I love that both of these are rescue transplants from near the burn pile, where they surely would have been mowed or burned. They survived being eaten back by the deer last winter, but both started this growing season as bare twigs maybe a foot high. Willow 1 is easily seven feet tall at this point. It brings a lot of joy to my heart.

The much smaller Willow 3 was mowed down or hit by the weed eater at some point while we were gone, despite being marked with orange tape. It seems to still be alive, but I'm not sure how long that will last. I might try to move it a little closer to the water's edge (or where the water's edge should be). Willow 4, another transplant to the Old Pond area this year, has been chewed on by the deer, but it's still alive and hanging in there! I think it might end up being great for that spot, but I might need to fence it in this winter.

Red Maples (Acer rubrum)

The largest of the Red Maple saplings that I transplanted from my mom's house, near the pond, seems to have almost met its end while we were gone in September and October. I did a scratch test all along its main trunk and there was some green at the very base. I cut it down almost to the ground, but there may not be much of a point in trying to keep a tree alive when the main trunk has been killed so thoroughly. We'll see.

With it dying, that means all of the ten or so saplings that I attempted to transplant are now dead. Most of the others have since been mowed down, and the few remaining "standing" are just dead twigs.

My mom still has pretty of saplings as their mature Maple is extremely productive, so we'll see if it might be worth trying again this fall or spring. Near the pond's edge would probably still be the best place for them, or possibly in the Old Pond area. There's a volunteer growing near the Old Pond now that's probably 5-10 years old, so maybe it would be good to give it a partner.

Common Pawpaws (Asimina triloba)

Both of the Pawpaws seem to have survived the drought in their nice shady drainage area. Like everything, they'd probably be happier if we'd had more rain, but I'm just so happy that they survived and that I was lucky enough to get to eat a fruit from Pawpaw 2 this year. It was delicious, and the more people I tell about it the more I realize how lucky I was to get fruit at all in the first year after planting just two trees.

Pawpaw 2 probably needs to be helped out with guy poles and maybe have a little more soil added this winter — right now it's leaning and feels a little loose at the base. Pawpaw 1 responded really well to me backfilling its base with some more soil this spring, so I'm hoping its partner will do the same.

A bare Pawpaw tree leaning, surrounded by fallen leaves A bare Pawpaw 2 leaning over a bit this fall but still seems to be doing well overall.
20230806 Img 7159 Holding the second Pawpaw fruit after finding it resting on the ground that morning. So, so thankful.
20230808 Img 7176 I chilled the Pawpaw in the refrigerator for a few hours before eating it. It tasted like a very lightly-flavored banana ice cream.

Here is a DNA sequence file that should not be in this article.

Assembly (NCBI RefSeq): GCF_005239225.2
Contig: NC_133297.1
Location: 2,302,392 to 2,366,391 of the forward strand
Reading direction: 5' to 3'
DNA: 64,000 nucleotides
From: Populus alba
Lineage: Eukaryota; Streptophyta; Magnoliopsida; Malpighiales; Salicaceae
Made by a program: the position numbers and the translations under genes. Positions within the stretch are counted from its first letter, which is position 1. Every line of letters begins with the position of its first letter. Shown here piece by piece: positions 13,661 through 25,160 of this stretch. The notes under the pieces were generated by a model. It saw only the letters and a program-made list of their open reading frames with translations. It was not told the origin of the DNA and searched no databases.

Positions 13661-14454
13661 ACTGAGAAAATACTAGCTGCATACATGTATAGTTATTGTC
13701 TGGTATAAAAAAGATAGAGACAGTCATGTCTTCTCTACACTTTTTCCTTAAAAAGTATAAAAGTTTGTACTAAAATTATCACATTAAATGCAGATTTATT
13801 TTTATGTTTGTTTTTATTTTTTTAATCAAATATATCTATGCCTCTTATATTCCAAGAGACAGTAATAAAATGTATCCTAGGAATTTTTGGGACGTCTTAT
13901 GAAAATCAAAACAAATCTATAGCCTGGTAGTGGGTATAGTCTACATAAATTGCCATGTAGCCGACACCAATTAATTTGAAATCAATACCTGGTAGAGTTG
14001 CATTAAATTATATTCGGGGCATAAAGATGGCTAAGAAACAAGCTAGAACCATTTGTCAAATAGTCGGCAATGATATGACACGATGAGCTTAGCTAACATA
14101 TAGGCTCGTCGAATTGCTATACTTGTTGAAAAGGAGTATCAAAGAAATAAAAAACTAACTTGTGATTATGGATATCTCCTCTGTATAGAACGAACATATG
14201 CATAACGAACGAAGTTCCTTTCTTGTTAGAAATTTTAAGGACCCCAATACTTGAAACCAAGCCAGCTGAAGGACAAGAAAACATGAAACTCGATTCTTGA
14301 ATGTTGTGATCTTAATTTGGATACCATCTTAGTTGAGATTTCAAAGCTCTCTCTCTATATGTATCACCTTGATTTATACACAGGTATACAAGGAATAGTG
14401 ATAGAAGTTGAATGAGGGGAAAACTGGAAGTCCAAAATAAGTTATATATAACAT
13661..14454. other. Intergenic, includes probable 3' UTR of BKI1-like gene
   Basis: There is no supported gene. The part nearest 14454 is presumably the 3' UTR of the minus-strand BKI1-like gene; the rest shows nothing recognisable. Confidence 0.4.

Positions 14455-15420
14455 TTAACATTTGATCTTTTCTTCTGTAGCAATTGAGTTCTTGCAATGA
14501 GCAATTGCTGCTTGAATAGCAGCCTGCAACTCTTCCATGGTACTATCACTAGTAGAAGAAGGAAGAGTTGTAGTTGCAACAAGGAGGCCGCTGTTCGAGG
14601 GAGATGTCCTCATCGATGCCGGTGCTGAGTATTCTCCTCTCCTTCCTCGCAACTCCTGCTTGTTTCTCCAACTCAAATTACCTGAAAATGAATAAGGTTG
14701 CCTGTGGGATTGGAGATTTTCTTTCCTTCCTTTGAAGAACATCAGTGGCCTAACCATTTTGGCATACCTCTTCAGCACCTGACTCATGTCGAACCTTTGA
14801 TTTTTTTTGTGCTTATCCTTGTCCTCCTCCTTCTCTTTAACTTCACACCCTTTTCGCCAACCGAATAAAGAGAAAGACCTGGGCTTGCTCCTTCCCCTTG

Eastern Redbud (Cercis canadensis)

Dead. Not going to be planting any more Eastern Redbud in the yard here, especially with the updated USDA Hardiness zones. I just think it's too warm for them in South Louisiana unless you can keep them shaded and watered consistently. Would have been a beautiful addition but it's just not quite the right climate. I guess that's why we don't really see many, and instead are covered in Crape Myrtles.

I'm planning on putting in the Eastern Red Cedar (Juniperus virginiana) gifted to me by Janine in this spot to replace it. I think that will look lovely surrounded by the tall pines and it should handle the location a lot better than the Redbud did.

Buttonbushes (Cephalanthus occidentalis)

The Buttonbushes ended up recovering well from the last frost this year, and put out lots of nice green leaves throughout the summer, but we never got any blooms. I'm not sure if the frost zapped whatever would have become buds, or if they were still overall recovering from being planted, but we didn't get a single bloom. Buttonbush 1 had old blooms on it last year when I bought the plant, so I'm really not sure what might have been wrong with it. I heard from others in the area that theirs did just fine.

Buttonbush 1 struggled a little bit, and I'm wondering if its place on the Eastern side of the tallest tree and the tall iris leaves next to it actually ended up blocking out too much sun. I might try to trim back the iris leaves there next year -- that particular iris bed is probably too large anyway, so it won't be hurting anything.

Buttonbush 2 had significant new growth and seems to absolutely love its spot. It was joined by an extremely large Anglestem Primrose-willow (Ludwigia alternifolia) next to it and was a really nice looking pondside habitat throughout the late summer. It still has quite a few leaves on it even now, as opposed to Buttonbush 1 which is completely bare at this point (but still seems alive everywhere, from scratch testing).

20231127 Img 9337 A bare Buttonbush 1 in the low winter sunlight. It grew a bit lower and bushier than its counterpart.
20231127 Img 9336 Buttonbush 2 holding on to some leaves late into the year. It grew up and out in its full sun exposure.

Titi (Cyrilla racemiflora)